Daily crosswords linked to sharper brain in later life

July 17 2017  By: Shapes Mania

Experts at the University of Exeter Medical School and Kings College London analysed data from more than 17,000 healthy people aged 50 and over, submitted in an online trial. In research presented at the Alzheimer’s Association International Conference (AAIC) 2017, the team asked participants how frequently they played word puzzles such as crosswords.

The study, one of the largest of its kind, used tests from the CogTrackTM and PROTECT online cognitive test systems to assess core aspects of brain function. They found that the more regularly participants engaged with word puzzles, the better they performed on tasks assessing attention, reasoning and memory.... Go to full article

Think brain games make you smarter? Think again, FSU researchers say

April 17 2017  By: Dave Heller

Be skeptical of ads declaring you can rev up your brain’s performance by challenging it with products from the growing brain-training industry.

Science does not support many of the claims.

That’s according to a new study published in the science journal Frontiers in Aging Neuroscience from a team of Florida State University researchers.... Go to full article

Playing Tetris can reduce onset of PTSD after trauma, study shows

March 29 2017  By: Meera Senthilingam, CNN

After experiencing or witnessing a traumatic event, such as a car accident, people are likely to develop anxiety or distress in relation to that event soon after the experience, leading to post-traumatic stress disorder (PTSD).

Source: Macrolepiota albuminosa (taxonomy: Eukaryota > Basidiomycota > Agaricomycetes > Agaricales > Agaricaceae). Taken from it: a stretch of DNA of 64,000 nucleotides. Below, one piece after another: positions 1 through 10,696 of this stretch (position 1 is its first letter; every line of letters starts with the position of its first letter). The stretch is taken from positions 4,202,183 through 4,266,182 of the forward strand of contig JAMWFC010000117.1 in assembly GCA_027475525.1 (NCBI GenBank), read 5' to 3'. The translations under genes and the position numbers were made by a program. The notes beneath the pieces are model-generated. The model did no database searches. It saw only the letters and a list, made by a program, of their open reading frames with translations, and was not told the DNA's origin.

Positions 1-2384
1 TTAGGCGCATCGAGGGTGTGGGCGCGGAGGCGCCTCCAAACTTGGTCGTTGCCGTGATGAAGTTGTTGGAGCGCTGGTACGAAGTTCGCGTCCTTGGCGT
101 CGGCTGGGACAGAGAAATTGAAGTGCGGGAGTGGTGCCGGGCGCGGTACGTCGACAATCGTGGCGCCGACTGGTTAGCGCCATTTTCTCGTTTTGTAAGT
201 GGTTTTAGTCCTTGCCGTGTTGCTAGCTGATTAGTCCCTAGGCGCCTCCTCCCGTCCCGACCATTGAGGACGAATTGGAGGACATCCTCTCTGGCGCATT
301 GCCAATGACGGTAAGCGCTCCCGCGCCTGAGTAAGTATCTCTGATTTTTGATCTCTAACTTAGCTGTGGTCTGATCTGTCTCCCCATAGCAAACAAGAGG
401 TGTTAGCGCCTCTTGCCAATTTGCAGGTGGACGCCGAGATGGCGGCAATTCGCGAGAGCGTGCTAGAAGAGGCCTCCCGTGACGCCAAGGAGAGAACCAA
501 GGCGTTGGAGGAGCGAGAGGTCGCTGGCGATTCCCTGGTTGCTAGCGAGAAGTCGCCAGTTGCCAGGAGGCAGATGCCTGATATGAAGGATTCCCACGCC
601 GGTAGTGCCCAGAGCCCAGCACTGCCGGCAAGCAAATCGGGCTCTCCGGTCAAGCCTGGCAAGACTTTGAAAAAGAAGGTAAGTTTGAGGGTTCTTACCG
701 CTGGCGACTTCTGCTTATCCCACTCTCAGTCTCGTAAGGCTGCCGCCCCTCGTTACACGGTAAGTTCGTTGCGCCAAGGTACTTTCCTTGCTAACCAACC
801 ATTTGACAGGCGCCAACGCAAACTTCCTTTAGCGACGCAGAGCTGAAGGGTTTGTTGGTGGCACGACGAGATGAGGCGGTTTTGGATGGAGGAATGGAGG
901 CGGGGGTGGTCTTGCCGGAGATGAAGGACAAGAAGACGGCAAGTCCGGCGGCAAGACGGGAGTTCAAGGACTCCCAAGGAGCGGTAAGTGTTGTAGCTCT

But a new study has shown that playing the computer game Tetris within hours of experiencing trauma can prevent those feelings from taking over your mind.... Go to full article

Brain Games Might Cut Alzheimer's Risk

Feb 9 2017  By: Shapes Mania

A computerized brain training program cut the risk of dementia among healthy people by 48 percent, U.S. researchers said Sunday in reporting an analysis of the results of a 10-year study.

The preliminary findings, presented at the Alzheimer's Association International Conference in Toronto, are the first to show that any kind of intervention could delay the development of dementia in normal, healthy adults.... Go to full article

Lumosity to Pay $2M to Settle FTC Charges Over ‘Brain Training’ Ads

January 5 2016  By: Mike Brunker

The company that created the Lumosity “brain training” program has agreed to pay $2 million to settle Federal Trade Commission charges that it deceived consumers into believing that its mind games could help users excel at work and school and reduce or delay “cognitive impairment associated with age and other serious health conditions.”... Go to full article

Bejeweled Proposed As A Clinical Treatment For Depression And Anxiety

February 16 2011  By: Mike Fahey

While more mainstream video games are under fire for causing depression, a new study at East Carolina University finds that playing casual puzzle games is an effective way to combat clinical depression and anxiety. Guess who underwrote the study?... Go to full article